ARLINGTON -- Jeremy Hellickson pitched well enough to win, but the Rays left their bats in Toronto. As a result, they suffered their 13th shutout of the season in a 2-0 loss to the Rangers on Tuesday night at Rangers Ballpark with 23,069 watching.
In defeat, the Rays (73-61) took their second consecutive loss while moving to 3-2 on their current seven-game road trip. But most significant was the news from Boston, where the Yankees defeated the Red Sox, 5-2, which translated to the Rays finding themselves 8 1/2 games behind the Wild Card-leading Yankees with 28 games remaining in the season.
"Time is running out because of these kinds of losses," manager Joe Maddon said. "We've got to figure out a way to win these kinds of games."
Hellickson started for the Rays and looked in control while holding the Rangers scoreless through five innings, nicely escaping a bases-loaded jam in the fourth along the way. But Josh Hamilton disrupted Hellickson's smooth sailing when he led off the sixth.
The slugger went for Hellickson's first offering and launched a rocket 449 feet into the upper deck in right field.
"That was properly struck," Maddon said. "That would have done Robert Redford proud right there."
Asked where Hamilton's shot would have landed had he hit it at Tropicana Field, the Rays' manager quipped: "That would have hit the back wall. It would have hit the scoreboard. It would have hit his image I believe."
Hellickson was candid about the pitch he threw Hamilton.
"Right down the middle," Hellickson said. "Right where he likes it. I missed by a couple of feet."
David Murphy added an RBI single in the inning to put the Rangers up 2-0, but Hellickson escaped his second bases-loaded jam to avoid a big inning.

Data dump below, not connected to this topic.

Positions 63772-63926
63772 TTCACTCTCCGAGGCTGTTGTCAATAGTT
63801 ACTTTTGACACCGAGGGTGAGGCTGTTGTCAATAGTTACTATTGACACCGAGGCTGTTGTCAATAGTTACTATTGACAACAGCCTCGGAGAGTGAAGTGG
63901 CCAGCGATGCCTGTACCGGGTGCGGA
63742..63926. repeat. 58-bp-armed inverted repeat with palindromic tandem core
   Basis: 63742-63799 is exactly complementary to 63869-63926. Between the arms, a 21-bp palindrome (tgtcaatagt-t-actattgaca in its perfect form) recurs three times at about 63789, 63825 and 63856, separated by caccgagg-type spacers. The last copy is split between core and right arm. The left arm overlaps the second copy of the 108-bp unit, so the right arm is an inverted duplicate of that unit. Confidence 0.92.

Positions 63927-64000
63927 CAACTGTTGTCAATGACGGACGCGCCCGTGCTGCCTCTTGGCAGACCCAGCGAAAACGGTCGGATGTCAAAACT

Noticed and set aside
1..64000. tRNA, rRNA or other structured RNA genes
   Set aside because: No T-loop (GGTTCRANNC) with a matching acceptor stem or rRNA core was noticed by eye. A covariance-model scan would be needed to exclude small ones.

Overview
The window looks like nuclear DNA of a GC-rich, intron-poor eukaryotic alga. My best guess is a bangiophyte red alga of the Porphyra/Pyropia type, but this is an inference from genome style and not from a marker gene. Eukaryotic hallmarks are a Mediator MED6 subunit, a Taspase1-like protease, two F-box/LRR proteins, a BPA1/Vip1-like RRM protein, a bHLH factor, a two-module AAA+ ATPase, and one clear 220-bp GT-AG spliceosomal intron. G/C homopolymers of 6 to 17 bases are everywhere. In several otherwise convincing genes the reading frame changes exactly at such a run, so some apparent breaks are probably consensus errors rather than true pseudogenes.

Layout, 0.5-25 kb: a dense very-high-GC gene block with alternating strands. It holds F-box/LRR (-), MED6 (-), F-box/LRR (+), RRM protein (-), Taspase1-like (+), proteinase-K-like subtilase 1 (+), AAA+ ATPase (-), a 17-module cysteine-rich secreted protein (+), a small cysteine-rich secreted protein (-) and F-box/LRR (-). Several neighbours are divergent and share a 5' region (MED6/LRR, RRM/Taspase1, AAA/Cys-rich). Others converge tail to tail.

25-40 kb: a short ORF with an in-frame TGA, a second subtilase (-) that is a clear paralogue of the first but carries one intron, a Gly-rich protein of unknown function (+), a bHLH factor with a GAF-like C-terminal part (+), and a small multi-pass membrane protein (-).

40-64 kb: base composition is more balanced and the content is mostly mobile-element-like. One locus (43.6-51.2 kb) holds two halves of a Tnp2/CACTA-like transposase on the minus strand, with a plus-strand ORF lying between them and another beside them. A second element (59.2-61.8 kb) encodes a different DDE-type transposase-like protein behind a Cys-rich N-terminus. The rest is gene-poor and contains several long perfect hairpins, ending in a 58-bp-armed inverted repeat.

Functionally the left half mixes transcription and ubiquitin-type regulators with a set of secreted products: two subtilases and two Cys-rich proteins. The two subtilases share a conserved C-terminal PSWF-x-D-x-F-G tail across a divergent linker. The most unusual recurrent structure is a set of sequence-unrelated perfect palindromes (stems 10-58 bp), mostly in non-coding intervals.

"I just missed with some pitches, starting with the first pitch of the [sixth] inning," Hellickson said. "They took advantage of it."
Hellickson allowed two runs on six hits in six innings to take his 10th loss.
"They're a very good lineup," Hellickson said. "I thought I pitched well enough. I pitched out of two bases-loaded jams -- could have got out of hand. [My] fastball felt really good coming out of my hand. Changeup felt good. That one inning I just missed my spot a few times."
Though Hellickson took the loss, he left a favorable impression on the Rangers while recording his 16th quality start of the season.
"He was good," Michael Young said. "That was the first time we've seen him and he had a good idea of how to pitch. He commands his fastball and has a good changeup. He was good."
Unfortunately for Hellickson, Rays hitters could not get anything going after a four-game set in Toronto that saw them score 27 runs. Hellickson has now received one run or fewer 10 times this season.
Meanwhile, Rangers starter Scott Feldman yielded only two hits over six shutout innings to claim his first win of the season. For the right-hander, the win was his first as a starter since June 18, 2010, at Houston.
"He's a sinker, cutter type of guy," B.J. Upton said. "That's what he does. Not really much you can do about it. He kept the ball down, he didn't elevate much and that's what you're going to get with that type of guy."
Added Maddon: "Very competitive, he's always pitched well against us."
After Feldman left, the Rangers used Mark Lowe, Darren Oliver, Mike Adams and finally Neftali Feliz to get the final nine outs. The Rays did manage to mount a threat in the ninth after pinch-hitter Sam Fuld singled to right to start the inning and Feliz walked Desmond Jennings. Johnny Damon then reached base on a fielder's choice to put runners at first and third with one out. But Evan Longoria hit into a 4-6-3 double-play to end the game.
All told, the Rays managed just five baserunners on the night, three had hits and two walked. Tampa Bay has not been shut out as many times as it has this season since 2004, and 12 of the 13 blankings have come since June 1, a span of 80 games. On the other side of the coin, Texas recorded its American League-leading 16th shutout of the season.
"We just have to figure out a way to beat some of these pitchers we're facing now," Maddon said. "I've always talked about in the past that to go to the playoffs you have to beat good pitchers. [We've had] too many of these games, too many 1-0, 2-0 losses. We have to get beyond that. There are no excuses. We have to figure out a way to score runs against some of these guys."
Bill Chastain is a reporter for MLB.com. This story was not subject to the approval of Major League Baseball or its clubs.